First, to appease the readers who will flood the comments with Greatest of All Time arguments: Roger Federer is the greatest ever on the men's side, and he will be for a long time. Don't expect Nadal to match his grand slam total, even though he'll get close, and let's not even bring Djokovic into the conversation.
Federer has made it look so easy that his accomplishments are still under-appreciated. That streak of 23 consecutive semifinals will remain among the hardest records to break in all of sport. His fluid movement and easy power at times made his march through the history books look deceptively casual.
But Federer is 30. He could hang around the top four another couple seasons, and around the top 10 until he's 35 if he wanted to. But in tennis years, Federer is past his prime.
The season he's had, except for a stellar French Open, has been sub-par and has featured some surprising losses to players he once owned on stages he once ruled. The drought since the 2010 Australian Open has included only one final, at Roland Garros, and three quarterfinal exits.
This year will mark the first year that he doesn't win a slam. Here is why that storyline will continue in the coming seasons, broken down by slam:
On the most democratic surface in tennis, Federer found a way to dominate. Winning five in a row at Wimbledon was remarkable, but we'd seen it before; winning five in a row at Flushing Meadows was mind-blowing and unprecedented. Federer is one of the best schedule managers ever, and he always had plenty left in the tank for New York. Where hard courts beat up the other players, Federer seemed to float above them.
But Federer is a step slower now, and that's a big problem. It now means that he's playing defense more often, and it means that he can be hit off the court. The 2009 final against Del Potro and 2010 semifinal against Djokovic were close affairs but featured too many big moments that Federer lost from being overpowered. On a given day on hard courts, Roger could still take down Murray, Nadal and even the new Djokovic, but he likely can't do it in consecutive matches.
Likely result: Finals this year, quarterfinals in 2012.
The analysis is similar here to the US Open. The surface in Melbourne is faster than it used to be but is still a slower-paced hard court. The slightly slower courts will help Federer get to more balls, and the bounce is still not too high on most balls from Nadal to hurt Federer's one-handed backhand consistently.
The timing of Australia is also good for Federer. He's never had an issue with heat, and he seems to be one of the few players who comes into January in peak form. Federer should continue to do well there as long as he plays the tournament. However, Djokovic and Murray have also proved to be very strong on the plexicushion courts. Whichever one doesn't win the US Open will come into Melbourne well rested and hungry to either get back to winning (Djokovic) or finally break through (Murray).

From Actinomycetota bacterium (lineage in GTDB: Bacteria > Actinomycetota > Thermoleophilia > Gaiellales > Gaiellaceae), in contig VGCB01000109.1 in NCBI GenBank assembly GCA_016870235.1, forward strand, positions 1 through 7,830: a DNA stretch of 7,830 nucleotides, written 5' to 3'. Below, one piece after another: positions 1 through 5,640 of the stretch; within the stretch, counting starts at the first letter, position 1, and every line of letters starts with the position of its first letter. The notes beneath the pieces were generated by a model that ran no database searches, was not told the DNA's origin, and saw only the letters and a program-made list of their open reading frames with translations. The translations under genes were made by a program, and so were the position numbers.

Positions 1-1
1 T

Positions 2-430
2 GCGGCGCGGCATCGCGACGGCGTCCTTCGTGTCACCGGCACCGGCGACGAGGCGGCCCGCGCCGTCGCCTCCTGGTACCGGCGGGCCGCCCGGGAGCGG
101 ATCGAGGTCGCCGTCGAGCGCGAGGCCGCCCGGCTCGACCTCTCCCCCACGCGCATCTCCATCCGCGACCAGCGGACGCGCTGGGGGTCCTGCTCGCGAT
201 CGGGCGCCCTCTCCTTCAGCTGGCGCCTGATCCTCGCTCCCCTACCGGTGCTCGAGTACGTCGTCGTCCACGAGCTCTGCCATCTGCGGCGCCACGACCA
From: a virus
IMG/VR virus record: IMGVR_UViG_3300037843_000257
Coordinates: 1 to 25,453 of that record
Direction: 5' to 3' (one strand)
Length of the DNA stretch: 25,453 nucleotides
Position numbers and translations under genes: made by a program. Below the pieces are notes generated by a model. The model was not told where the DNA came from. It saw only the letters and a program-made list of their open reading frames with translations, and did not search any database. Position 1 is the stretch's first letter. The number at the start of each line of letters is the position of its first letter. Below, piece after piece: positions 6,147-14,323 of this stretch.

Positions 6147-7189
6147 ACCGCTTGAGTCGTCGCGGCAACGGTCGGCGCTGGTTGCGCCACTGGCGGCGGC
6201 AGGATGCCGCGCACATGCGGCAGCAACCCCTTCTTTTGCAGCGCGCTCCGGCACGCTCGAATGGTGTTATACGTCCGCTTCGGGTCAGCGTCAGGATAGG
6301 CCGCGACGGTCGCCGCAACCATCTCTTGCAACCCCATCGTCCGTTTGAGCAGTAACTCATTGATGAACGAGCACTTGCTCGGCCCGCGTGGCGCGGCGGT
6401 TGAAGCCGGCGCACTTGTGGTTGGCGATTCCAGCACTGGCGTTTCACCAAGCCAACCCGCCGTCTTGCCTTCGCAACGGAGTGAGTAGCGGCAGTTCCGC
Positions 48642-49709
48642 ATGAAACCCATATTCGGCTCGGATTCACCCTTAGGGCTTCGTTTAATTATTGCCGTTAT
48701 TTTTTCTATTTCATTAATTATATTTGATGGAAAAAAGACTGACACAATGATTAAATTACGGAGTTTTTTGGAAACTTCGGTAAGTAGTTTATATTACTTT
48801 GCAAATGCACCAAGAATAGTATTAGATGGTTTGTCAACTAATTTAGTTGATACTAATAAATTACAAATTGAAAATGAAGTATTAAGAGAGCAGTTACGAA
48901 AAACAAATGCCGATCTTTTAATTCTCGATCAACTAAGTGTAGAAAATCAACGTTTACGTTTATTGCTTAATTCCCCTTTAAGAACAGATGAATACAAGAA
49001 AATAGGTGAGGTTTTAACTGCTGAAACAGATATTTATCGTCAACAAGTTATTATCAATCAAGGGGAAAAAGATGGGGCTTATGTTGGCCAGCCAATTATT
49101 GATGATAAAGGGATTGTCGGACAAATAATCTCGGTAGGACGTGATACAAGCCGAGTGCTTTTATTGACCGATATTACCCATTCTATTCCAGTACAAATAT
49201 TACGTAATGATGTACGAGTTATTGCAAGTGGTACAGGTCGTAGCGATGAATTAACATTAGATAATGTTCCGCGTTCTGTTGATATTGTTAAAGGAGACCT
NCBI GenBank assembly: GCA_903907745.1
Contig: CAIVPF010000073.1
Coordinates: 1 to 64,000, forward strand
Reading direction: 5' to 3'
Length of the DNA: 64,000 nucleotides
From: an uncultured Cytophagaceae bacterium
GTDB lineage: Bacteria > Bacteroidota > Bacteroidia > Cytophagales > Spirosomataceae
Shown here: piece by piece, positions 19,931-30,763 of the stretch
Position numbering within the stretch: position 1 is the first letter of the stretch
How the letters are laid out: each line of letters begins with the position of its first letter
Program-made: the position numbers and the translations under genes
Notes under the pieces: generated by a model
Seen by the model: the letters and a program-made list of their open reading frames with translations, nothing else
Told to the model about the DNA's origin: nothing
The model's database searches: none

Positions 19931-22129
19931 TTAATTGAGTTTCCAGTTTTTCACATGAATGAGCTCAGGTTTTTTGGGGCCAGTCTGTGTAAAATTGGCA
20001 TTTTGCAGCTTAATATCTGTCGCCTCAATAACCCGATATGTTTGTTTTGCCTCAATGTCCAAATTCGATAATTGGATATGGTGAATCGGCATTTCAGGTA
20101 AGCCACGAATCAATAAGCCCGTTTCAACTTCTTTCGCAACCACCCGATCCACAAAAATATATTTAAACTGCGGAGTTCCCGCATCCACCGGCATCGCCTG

Likely result: Semifinals in 2012. If he plays 2013, semifinals.
Here's a shock prediction: If Federer wins one more slam, it will be in Paris. Obviously, this is Federer's worst slam, but many forget that he's still the second best clay court player of his era. He's made four finals and a semifinal and won it once with an assist from Soderling. His movement on clay is great, and the ability to slide should help make up some of the difference in raw foot speed he's losing to other players now. Plus, the big hitters will be less threatening on that surface.
But that's a big "if" that requires Nadal to have an off year at the French Open in either 2012 or 2013. True, in the quarterfinals and earlier, Rafa is not always as sharp or as patient as he needs to be. However, he will probably be guarding clay even more enviously now that Djokovic is a real rival. While Roger could sneak through if the field opened up, I don't see him getting past an in-form Nole or Rafa.
Likely result: Finals in 2012. If he plays 2013, quarterfinals.
Many of the commentators used to talk about grass as Federer's best surface, and believed he could win at SW19 well into his 30s. But Wimbledon has started to play more like hard courts in recent years, with higher bounces and slower speed allowing Nadal and the other baseliners to gain an edge. In the second week, much of the court barely has grass.
Without the advantage of a Sampras-like serve, much less a willingness to play an aggressive serve-volley style, Federer was never likely to keep racking up the Wimbledon titles once the courts slowed down. Losses to Tsonga this year and Berdych last year in the quarterfinals are troubling.
Wimbledon could very well be the grand slam where Federer's quarterfinals streak finally ends.
Likely result: Fourth round in 2012, silver medal at the Olympics held there next year. If he plays 2013, quarterfinals.